St. Johns: More than 500 county students and 120 school employees have tested positive for COVID-19, according to district officials. More than 120 students and 20 employees have also been quarantined. While those numbers aren’t the highest in the school district during the pandemic, teachers union president Michelle Dillon said everyone is exhausted. “We do still run into a substitute shortage,” she said. “Everybody’s pitching in. Teachers are covering other classes. It has not been the return to normal that any of us had hoped for.” WJXT.

Sarasota: County parents are being warned that there are likely to be school bus delays because of a shortage of drivers. District officials are encouraging parents to use the WhereTheBus app, which offers real-time route updates, to stay informed. WWSB.

Colleges and universities: Tensions are increasing between the people who run the state’s colleges and universities and the trustees who are appointed to oversee them. The rise in conflicts has some educators advocating for term limits for trustees and defined rules for replacing a trustee when his or her term ends. WFSU.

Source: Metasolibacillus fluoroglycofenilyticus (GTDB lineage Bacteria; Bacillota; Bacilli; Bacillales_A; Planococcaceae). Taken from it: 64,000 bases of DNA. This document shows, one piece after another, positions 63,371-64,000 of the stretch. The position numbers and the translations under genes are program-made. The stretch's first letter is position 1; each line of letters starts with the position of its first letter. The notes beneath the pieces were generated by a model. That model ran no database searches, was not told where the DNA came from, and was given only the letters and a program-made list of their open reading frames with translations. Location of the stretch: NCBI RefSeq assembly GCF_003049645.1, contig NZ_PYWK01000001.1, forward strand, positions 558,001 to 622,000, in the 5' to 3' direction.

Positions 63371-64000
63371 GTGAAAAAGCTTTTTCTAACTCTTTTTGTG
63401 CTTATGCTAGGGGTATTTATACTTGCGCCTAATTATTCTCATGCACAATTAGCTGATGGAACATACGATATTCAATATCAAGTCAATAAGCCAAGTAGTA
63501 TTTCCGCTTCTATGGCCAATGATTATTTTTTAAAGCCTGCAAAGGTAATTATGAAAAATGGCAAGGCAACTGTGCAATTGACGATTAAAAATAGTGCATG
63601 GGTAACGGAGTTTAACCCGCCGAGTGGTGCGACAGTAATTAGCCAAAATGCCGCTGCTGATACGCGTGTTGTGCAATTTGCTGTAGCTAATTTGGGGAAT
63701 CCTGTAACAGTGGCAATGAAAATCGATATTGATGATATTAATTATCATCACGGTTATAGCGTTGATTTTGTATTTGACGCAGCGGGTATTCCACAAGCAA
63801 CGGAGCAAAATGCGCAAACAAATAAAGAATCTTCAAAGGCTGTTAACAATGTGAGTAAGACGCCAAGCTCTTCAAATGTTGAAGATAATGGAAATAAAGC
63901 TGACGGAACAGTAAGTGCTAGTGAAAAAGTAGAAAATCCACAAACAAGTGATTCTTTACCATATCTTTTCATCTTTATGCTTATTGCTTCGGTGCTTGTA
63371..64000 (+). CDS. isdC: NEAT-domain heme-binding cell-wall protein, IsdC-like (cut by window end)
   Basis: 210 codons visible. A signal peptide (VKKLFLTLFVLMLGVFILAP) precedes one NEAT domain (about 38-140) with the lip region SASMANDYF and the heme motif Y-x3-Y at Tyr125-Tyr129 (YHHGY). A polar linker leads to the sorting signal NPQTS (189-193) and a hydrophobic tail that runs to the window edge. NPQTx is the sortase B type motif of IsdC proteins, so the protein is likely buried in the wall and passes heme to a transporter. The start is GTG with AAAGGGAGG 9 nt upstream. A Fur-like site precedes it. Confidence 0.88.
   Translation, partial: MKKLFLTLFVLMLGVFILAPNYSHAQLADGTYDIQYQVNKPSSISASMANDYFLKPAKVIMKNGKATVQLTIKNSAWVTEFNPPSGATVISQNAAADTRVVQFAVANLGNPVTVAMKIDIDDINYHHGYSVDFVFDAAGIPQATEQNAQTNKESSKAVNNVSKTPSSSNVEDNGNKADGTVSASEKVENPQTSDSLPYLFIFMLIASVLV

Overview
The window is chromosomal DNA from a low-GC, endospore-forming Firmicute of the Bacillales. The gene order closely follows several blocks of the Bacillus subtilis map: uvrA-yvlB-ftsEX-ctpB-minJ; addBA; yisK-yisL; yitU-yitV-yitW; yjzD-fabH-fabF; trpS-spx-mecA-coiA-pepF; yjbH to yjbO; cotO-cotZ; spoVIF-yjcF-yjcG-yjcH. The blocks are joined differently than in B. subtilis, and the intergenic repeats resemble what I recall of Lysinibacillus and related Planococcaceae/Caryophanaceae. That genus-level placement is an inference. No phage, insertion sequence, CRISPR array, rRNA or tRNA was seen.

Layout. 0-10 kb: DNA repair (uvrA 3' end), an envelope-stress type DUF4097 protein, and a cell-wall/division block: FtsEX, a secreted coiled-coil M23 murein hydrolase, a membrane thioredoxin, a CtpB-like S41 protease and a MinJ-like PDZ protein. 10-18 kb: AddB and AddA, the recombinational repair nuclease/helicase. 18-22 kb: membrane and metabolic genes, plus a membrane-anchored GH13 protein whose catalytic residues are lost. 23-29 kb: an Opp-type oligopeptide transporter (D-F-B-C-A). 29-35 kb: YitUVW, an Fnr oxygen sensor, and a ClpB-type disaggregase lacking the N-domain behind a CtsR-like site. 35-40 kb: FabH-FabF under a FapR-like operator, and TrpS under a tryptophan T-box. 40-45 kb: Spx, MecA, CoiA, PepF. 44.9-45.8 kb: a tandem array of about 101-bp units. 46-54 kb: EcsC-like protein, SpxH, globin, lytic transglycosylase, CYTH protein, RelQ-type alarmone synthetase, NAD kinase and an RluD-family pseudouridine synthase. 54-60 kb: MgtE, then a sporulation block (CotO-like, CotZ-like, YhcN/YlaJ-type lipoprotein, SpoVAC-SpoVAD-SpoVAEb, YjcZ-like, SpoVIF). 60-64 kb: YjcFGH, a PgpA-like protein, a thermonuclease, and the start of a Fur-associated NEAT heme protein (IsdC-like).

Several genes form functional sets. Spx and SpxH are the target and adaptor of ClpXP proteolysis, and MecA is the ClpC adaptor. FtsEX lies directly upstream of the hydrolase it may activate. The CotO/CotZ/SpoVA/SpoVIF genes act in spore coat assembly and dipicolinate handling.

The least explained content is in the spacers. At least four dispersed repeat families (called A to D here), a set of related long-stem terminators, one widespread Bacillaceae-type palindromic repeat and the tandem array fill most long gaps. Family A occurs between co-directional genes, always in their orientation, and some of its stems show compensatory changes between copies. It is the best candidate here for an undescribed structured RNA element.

Drug program: First Lady Casey DeSantis has announced a new marketing campaign to warn children about the dangers of drug use, and new tools for schools to help persuade them from abstaining. “Back in the day when we were in school, it was ‘Just Say No,’ ” DeSantis said. “This is really the ‘Just say no, but here’s why.’ ” Florida Phoenix.

Catholic schools’ future: Scott Conway, the superintendent of the Diocese of St. Augustine, said enrollment has nearly returned to pre-pandemic levels, and he said one of the reasons is the expansion of state scholarships, especially one that helps military families. reimaginED.

Around the nation: A new CDC study suggests that children and teenagers who have recovered from a COVID-19 infection are at a higher risk of developing Type 1 or Type 2 diabetes. WKMG.

Opinions on schools: Jefferson County and its students are in dire straits and after the Somerset Academy charter school debacle, the least the state should do to support the school and its kids is to provide funding for the 2022-23 school year that is equal to the $15.5 million that Somerset received this year to run the school instead of slashing the budget to $8 million as Education Commissioner Richard Corcoran has insisted. Paul Cottle, Bridge to Tomorrow.